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Russell Moore: Two Contradictory Gospels

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“A Christianity that doesn’t prophetically speak for human dignity is a Christianity that has lost anything distinctive to say.”

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Onward: Engaging the Culture Without Losing the Gospel
By Russell Moore (B&H, 2015)

A 2015 OUTREACH RESOURCE OF THE YEAR
CategoryCulture

 

On a shelf near me right now stands one of my favorite pictures. It’s a black-and-white photograph of a line of civil rights workers, protesting in the heat of the Jim Crow era. They are standing shoulder-to-shoulder, all of them bearing the same sign. Placarded in large letters on the sign are the words, “I Am a Man.” I love this picture for its simplicity, and for the courage and truth telling represented there. At the same time, the picture makes me tremble that such things ever needed, and still need, to be said.

I didn’t grow up in the time of segregation. By the time I was born, the schools were integrated, and the most significant civil rights and voting rights legislation had been implemented. But I remember Sunday school.

Like most churches in my tradition, at the time, we children would go to church each week bearing little envelopes with our offerings for world missions. One week, when I was perhaps four or five, I was fidgeting through the Bible lesson, and pulled a quarter out of my envelope. Somehow it ended up in my mouth. The lady who was teaching us that day noticed, and, I’m sure, didn’t want me to choke on the coin, so she tried to motivate me never to do something like that again. She said, in a memory that stays with me to this day, “That’s filthy; why, you don’t know whether a black man may have held that coin.”

Now, this lady was not a Klansman. She probably didn’t think of herself as a proponent of white supremacy. The point is that she didn’t think at all. She didn’t see that her statement was precisely the culture the civil rights movement confronted: the idea that her African-American neighbors were unclean, were something not quite human.

It might be my imagination playing tricks on me, but it seems to me that she followed up that statement by gathering the children together to sing “Jesus Loves the Little Children.” Her words, moments before, probably didn’t sound to her, or to us, contradictory to our singing, “Red and yellow, black and white, they are precious in his sight; Jesus loves the little children of the world.” Jesus loves black people; that’s why we brought our dimes and quarters to send missionaries to Africa. But what they touched might make us unclean. She couldn’t see that these were two very different gospels, and that only one of them could be true. I suppose if you had asked her why she was perpetuating bigotry in her class, she might have said you were being “political.” Her job was to teach children the Bible, and to motivate them to share the gospel around the world. She might have dismissed the whole conversation as a matter of social policy, a diversion from our mission. She would have been wrong.

An Ancient Threat

The threats to human dignity are with us always, from racism and slavery to abortion and torture. Over the past half-century, many Christians have mobilized around the pro-life movement in response to the legalization of abortion by Supreme Court action in 1973. The pro-life movement, however, was not a merely reactionary posture, fueled by culture wars. Abortion was not simply a “wedge issue” to distinguish social conservatives from the sexual revolution. The pro-life movement was connected intrinsically to the church’s witness to human dignity going back all the way to the church’s emergence in Jerusalem in the first century. Christians who object to the violence of abortion are in continuity with a long tradition of Christian teaching against the oppression of the vulnerable and against the disposability of human life. The church, made up of fallen sinners, has done so imperfectly, and some bearing the name of Christ have sometimes stood on the wrong side of human dignity, but the great movements against bloodshed and slavery and exploitation have often come with the prophetic, moral grounding of the gospel of Jesus Christ.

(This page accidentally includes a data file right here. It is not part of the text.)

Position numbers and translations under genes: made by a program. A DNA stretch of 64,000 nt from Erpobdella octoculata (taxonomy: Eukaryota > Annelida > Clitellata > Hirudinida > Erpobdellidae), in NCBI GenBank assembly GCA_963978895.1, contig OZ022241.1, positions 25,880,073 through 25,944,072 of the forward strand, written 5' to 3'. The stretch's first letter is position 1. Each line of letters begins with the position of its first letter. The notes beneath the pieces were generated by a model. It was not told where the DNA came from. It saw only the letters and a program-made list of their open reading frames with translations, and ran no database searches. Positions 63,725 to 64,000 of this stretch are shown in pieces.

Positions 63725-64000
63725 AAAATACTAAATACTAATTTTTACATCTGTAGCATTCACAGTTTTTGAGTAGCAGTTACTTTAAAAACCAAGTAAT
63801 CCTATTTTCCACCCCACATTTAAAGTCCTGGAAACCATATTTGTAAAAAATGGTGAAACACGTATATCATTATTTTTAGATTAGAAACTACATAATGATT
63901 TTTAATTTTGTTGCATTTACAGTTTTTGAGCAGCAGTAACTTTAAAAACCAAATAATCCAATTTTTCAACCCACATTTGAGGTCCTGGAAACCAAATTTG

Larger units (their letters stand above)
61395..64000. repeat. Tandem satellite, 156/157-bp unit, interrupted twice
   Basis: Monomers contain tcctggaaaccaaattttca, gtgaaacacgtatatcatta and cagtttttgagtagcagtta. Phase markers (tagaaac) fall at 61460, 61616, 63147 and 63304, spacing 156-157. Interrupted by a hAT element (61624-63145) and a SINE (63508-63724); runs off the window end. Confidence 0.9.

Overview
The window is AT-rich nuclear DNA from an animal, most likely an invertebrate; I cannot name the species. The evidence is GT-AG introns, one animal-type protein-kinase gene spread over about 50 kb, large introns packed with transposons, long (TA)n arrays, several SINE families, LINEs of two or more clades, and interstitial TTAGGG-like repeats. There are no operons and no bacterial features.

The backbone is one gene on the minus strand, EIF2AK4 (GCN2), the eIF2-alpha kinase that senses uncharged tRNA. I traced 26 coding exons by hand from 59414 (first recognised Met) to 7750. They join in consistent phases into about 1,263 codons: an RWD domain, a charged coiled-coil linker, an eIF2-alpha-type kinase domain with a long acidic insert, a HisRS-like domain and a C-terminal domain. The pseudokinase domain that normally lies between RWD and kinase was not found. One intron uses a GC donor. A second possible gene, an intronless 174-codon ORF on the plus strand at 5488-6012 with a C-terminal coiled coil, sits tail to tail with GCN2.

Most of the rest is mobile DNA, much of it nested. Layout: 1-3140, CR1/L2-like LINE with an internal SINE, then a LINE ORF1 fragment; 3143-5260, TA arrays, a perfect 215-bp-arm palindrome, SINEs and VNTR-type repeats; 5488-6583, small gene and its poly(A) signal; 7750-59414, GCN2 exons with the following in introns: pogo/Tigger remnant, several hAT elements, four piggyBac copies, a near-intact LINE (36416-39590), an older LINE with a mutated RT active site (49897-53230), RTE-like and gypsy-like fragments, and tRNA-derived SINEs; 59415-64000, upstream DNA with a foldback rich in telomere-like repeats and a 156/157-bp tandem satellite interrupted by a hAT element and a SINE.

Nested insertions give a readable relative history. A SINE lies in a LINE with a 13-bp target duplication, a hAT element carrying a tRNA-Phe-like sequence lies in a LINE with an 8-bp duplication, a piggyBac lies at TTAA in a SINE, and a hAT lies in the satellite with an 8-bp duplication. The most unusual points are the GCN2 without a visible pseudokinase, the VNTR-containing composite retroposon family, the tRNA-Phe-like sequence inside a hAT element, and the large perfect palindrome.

Moreover, the pro-life movement, like the abolitionist and civil rights movements, is much more than a political movement (though it is nothing less). The pro-life movement has, of all the recent Christian forays into public engagement, been the most holistic in its work, seeing the need for laws to protect unborn children but also cultural witness to persuade women not to abort, men not to abandon their children, and society to see the goodness and value of every person, even when shielded from sight in the womb or when sick or diseased or developmentally challenged. With that has come also ministry, rooted in churches and in community organizations, to equip mothers to choose life for their children, often offering job-training, counseling, and shelter from situations of domestic abuse. Seeing the horror of abortion jolted many churches toward our James 1:27 duty to care for widows and orphans in their distress, as the church mobilizes for adoption of children who need families, foster care for those in the system in need of support, and the welcoming of pregnant women in crisis. At the same time, the abortion issue has awakened in many a Christian conscience to hear the cries of the “least of these,” whether in or out of the womb—leading to justice and mercy ministries toward the poor, the homeless, the trafficked, the addicted. While a pro-life, whole-life witness has a long way to go yet, the church does not live up to its caricature as those who, in the words of one critic, believe that life “begins at conception and ends at birth.”

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